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out the years, with some stepped supports, hastily added to prevent collapse, recently removed. On the north tower the top of the gable has gone completely and this is consistent with every existing photograph and sketch of the cathedral, suggesting that it may have been destroyed in the bombardment of 1571. A wooden walkway exists in the interior of the southern tower though it is uncertain whether or not it is original, while the bells that would have been housed there have long since vanished. It is believed that the cathedral, unlike its European counterparts, never had a pitched roof ([16]: p. 22). At the centre of the west façade is the rose window in rayonnant style used widely from the end of the 13th to the middle of the 14th Century in Europe. This elegant window is divided into nine radiating compartments, though 19th century photographs suggest that these were entirely filled, post1571, and have only recently been evacuated. Three doorways pierce the western façade and each is gabled and capped with what look like three bases, presumably for statues that have now gone. Perhaps a guideline can be ascertained from Reims Cathedral where the three statues in the same situation are: Christ in Judgement, the Virgin, and St. John. In other cases the figures traditionally include the patron saint of the cathedral accompanied by two angels. There is no clue as to who exactly presided over the main entrance to St. Nicholas Cathedral, though perhaps they were the bishops of the cathedral and/or the Kings of Cyprus and Jerusalem. So too we can only conjecture what seventh figure, if any, stood atop the central mullion, or trumeau, where only the elaborate pedestal and canopy remain. At the base of the gables are carvings of human or living creatures, but it is hard to know what or who they were as the heads have been vandalized. Jeffery suggested that these remains hint at the influence of the great churches of Southern Italy, in particular at Taranto and Catania ([17]: p. 119). There are two other main entrances to the building, on the north and south sides. These are in various states of disrepair and showing damage signs from the 16th Century earthquakes and the Ottoman batteries of the same century. The south door occupies the entire space between two buttresses, and boasts a large gable decorated with foliar motifs, which sometime between 1883 and 1896 was destroyed and then blocked up. Later a crude window was cut into the blocked door and pieces of discarded masonry from the process are lying not far away. The plaque (Fig. 2) bearing the construction inscription can be seen on two sides of the west-facing buttress of the south doorway between the third and fourth bays. It is very difficult to read as a gutter, now gone, has let water erode lower sections, but so far as is ascertainable the text is: Lan.de.M.e. .troi.cens .et. XI d’Christ. a. IIII. jors. daoust. fu despendue, lamonee, ordene e. por. lelabour. d. liglise. d. Fam ag’.e. comesa. Lelabour. levesq’.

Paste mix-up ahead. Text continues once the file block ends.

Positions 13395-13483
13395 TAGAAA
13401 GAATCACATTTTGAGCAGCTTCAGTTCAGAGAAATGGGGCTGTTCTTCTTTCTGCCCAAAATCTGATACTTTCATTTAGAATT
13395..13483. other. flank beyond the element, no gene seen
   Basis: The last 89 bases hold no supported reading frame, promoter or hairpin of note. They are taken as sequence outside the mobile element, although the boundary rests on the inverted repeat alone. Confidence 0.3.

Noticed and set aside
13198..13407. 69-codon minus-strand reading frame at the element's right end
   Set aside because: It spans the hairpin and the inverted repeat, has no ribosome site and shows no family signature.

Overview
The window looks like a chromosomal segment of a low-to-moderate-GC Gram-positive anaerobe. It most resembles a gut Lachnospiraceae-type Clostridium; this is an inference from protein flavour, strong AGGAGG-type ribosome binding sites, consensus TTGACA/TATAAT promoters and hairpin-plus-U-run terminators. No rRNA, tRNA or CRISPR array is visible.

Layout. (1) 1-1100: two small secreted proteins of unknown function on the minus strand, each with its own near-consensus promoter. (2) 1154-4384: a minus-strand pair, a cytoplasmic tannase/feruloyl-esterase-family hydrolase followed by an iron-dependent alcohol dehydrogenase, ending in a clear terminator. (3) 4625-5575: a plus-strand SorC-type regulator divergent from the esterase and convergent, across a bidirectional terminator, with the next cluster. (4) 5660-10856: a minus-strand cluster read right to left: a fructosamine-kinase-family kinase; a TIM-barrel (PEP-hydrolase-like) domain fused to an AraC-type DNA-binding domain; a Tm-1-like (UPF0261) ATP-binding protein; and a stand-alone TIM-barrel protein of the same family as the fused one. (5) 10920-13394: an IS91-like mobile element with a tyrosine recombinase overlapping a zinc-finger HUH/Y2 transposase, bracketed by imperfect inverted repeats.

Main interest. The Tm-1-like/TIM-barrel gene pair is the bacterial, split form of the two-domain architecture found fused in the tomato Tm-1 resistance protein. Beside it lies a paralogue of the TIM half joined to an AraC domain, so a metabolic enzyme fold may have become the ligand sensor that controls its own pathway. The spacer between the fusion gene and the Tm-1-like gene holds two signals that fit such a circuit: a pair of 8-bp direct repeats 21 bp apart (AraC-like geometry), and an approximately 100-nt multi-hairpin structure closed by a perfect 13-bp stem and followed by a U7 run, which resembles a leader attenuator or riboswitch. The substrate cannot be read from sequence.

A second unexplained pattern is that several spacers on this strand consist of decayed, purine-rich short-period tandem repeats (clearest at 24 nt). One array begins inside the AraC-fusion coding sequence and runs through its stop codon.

Fig. 2. The construction plaque on the south wall. Photograph by M.J.K. Walsh.